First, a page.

Those anterior approaches to the spine at all levels of the spine were the fruits of their anatomical studies with cadavers, like Prof. Digby did. Prof. Digby was a professor of anatomy and a professor of surgery at the University of Hong Kong at the same time. I like his anterior approach by removing the 12th rib to the mid-lumbar spine.
These days, the surgical indication for TB spine is much narrower than at the time of Prof. Hodgson. It is mainly restricted to Pott's paralysis.
Developed countries like Japan are facing the problems of aging society. This is our current surgery for Pott's paralysis in the elderly, i.e., one-stage lateral rhachotomy and posterior fusion supplemented with the compression hooks and rod system.
The length of Prof. Yau's headship was only 5 years. However, Prof. Yau, who had got a title of professor, virtually lead the Department in the last few years of Prof. Hodgson's tenure, when Prof. Hodgson was winding down toward his retirement.
In the 1960s, posterior instrumentation by Dr. Harrington and anterior instrumentation by Dr. Dwyer marked a new epoch in spine surgery.
Prof. Yau introduced those two procedures to Hong Kong and then he developed the halo-pelvic traction, applied it to severe post-TB and post-polio spinal deformities and completed the most reliable scheme at that time.
As for the halo-pelvic traction, in fact, Dewald and Ray had started it earlier at the University of Illinois. In Hong Kong, Dr. O'Brien from Australia most contributed to its development.
I suppose most of the orthopaedic doctors here, even spine surgeons, may not have inserted a pelvic pin to the iliac wing as this slide shows.
As a result, many papers on halo-pelvic traction were published from Hong Kong.
Look at this picture of so many children with a halo-pelvic and you can easily understand Hong Kong was the most advanced center for correction of spinal deformities in the world at that time.
As the number of cases increased, they experienced varieties of complications. This is a case of traction injuries of the abducent and hypoglossal nerves I experienced in 1975.
In order to reduce the complications, they conducted a study on viscoelastic behavior of the deformed spine under distraction, which was the first one of real biomechanics at the Department.
With the halo-pelvic apparatus, severe spinal deformities such as post-TB kyphosis were first corrected by day-by-day gradual distraction, anterior and posterior ligamentous releases or osteotomy, and spinal fusion. The corrections obtained were miracles indeed. However, it needed a 3- or 4-stage surgery and took nearly or more than a year from application to removal of the apparatus.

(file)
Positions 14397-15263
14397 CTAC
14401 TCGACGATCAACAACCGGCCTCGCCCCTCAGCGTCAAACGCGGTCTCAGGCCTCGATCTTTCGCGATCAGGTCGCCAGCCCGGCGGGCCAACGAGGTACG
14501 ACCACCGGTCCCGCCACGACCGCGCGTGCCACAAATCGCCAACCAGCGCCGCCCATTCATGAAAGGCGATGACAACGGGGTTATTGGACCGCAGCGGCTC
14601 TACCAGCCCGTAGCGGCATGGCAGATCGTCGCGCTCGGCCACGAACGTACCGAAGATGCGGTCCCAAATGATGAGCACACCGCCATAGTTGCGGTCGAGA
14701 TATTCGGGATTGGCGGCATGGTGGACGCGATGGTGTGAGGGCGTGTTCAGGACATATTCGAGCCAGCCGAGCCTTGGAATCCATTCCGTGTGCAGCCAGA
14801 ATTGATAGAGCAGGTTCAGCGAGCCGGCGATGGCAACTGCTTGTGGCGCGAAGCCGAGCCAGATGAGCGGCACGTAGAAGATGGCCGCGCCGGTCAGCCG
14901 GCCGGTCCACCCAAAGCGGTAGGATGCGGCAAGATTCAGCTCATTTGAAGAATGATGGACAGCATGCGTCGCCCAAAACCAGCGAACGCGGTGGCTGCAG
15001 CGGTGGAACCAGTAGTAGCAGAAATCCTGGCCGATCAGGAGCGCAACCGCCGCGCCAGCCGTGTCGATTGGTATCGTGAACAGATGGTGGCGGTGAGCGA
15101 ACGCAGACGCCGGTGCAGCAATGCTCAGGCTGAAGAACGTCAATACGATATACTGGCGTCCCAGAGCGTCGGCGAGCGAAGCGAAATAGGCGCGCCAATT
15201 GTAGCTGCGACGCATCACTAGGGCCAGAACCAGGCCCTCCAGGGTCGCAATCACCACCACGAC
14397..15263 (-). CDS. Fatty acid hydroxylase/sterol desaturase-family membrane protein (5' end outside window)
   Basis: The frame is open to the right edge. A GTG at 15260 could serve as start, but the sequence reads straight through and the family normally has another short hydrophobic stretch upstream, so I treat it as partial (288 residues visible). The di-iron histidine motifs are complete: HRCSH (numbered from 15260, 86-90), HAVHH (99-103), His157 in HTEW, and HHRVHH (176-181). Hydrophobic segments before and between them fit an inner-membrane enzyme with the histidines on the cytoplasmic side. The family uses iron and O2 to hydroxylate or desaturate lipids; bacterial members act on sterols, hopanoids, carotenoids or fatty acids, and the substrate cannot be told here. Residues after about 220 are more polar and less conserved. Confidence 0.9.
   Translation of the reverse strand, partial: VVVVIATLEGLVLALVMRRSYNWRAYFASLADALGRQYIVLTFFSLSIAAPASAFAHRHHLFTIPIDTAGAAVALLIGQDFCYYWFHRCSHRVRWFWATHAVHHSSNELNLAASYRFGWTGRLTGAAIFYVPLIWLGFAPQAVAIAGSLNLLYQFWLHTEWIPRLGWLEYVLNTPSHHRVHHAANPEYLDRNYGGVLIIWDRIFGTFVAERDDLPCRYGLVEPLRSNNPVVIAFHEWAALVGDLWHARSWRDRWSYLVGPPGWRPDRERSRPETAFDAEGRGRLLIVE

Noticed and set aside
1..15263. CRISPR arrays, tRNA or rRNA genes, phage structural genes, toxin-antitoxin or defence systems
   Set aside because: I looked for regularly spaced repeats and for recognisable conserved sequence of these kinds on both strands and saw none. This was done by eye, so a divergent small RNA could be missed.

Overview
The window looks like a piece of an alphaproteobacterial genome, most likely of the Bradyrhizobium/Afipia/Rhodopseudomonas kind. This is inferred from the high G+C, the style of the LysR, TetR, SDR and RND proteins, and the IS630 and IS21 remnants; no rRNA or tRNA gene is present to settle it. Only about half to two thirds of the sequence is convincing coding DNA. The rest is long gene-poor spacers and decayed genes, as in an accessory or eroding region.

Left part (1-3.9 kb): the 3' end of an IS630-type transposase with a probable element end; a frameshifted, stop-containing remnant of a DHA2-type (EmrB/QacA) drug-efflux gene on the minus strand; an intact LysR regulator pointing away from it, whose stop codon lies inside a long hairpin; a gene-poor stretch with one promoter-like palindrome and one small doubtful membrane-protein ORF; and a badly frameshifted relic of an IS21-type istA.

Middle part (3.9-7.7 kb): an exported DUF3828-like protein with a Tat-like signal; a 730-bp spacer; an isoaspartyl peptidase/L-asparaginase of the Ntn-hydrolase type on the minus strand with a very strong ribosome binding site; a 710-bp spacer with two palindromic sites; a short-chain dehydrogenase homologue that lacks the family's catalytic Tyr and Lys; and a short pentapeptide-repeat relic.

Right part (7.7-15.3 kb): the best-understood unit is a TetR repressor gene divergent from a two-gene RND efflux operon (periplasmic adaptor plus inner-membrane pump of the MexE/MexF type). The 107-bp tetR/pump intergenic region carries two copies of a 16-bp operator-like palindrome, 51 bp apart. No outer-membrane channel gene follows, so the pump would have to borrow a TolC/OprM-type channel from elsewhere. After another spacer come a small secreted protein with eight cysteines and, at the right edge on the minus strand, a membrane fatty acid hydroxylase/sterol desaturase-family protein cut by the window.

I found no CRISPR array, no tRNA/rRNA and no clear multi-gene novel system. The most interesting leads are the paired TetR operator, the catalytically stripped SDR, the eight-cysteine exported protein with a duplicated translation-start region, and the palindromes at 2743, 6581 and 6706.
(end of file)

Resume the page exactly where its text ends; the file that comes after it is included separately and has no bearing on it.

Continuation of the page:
The Hong Kong anterior spine surgery was naturally applied to lumbar degenerative intervertebral discs,
and then the porous titanium mesh block was introduced as a substitute for a strut bone graft. It was the forerunner of the present day anterior cages. Here I would say that till the end of Prof. Yau's time, anterior surgery for the lumbar degenerative spine had become an unobjectionable doctrine in Hong Kong. And I regret to say that the doctrine thereafter may have prevented spine surgeons from decompressive surgery from behind and minimized their contribution to the clarification of the pathomechanism of lumbar radiculopathy and the development of new surgical procedures.
To observe Prof. Yau perform anterior spine surgery with such precision and grace, every one tended to think that it is easy and could be done the same. But it was not true of ordinary spine surgeons like me. Therefore, since I left Hong Kong after my first stay, it had been my strategy for the development of new surgical procedures that spine surgery should be reproducible by surgeons who have achieved a certain level of skill.
These are letters from Prof. Yau answering my questions regarding hemivertebra excision.
This first case of hemivertebra excision of mine through a combine anterior and posterior approach was performed in 1977, 34 years ago.
Subsequently, I applied the technique to wedge osteotomy of the normal vertebra. This is a case of L2 hemivertebra with a rigid lumbar secondary curve.
At the same time as hemivertebra excision, the lowest lumbar vertebra was osteotomized from behind to balance the spine.
Then I started to remove the hemivertebra from behind alone. Around 1990, spine-shortening had become one of my strategies in the development of spinal surgery procedures
Naturally, the vertebral osteotomy technique from behind was applied to correction of kyphosis. This is a two-level wedge resection and shortening at the thoracolumbar level.
This is a tow-level wedge resection for lumbar degenerative kyphosis.
This is a shortening for osteoporotic fracture having caused paralysis.
The spine-shortening was applied also to fresh burst fractures.
Finally, spine-shortening was applied to reduction of tension of the tethered cord. You can see the reduction of the size of the lipoma on pre- and postop MR images.
Prof. Leong took over the headship at the very early age of 38 and headed the Department for a record 23 years. Among many occurrences in his age, the transition of sovereignty to China in 1997 and SARS in 2003 were the greatest.
In terms of spinal surgical techniques, the ages of Prof. Hodgson and Prof. Yau, that is, the preparatory 10 years and the first 20 years of the Department corresponded to an era of new surgical techniques. Till the end of the age of Prof. Yau, it had become harder to originate a new surgical technique. This is transpedicular decancellation osteotomy they did earliest in the world, much earlier than eggshell procedure by Heinig and transpedicular decancellation osteotomy by Thomsen, which is now more commonly referred to as pedicle subtraction osteotomy.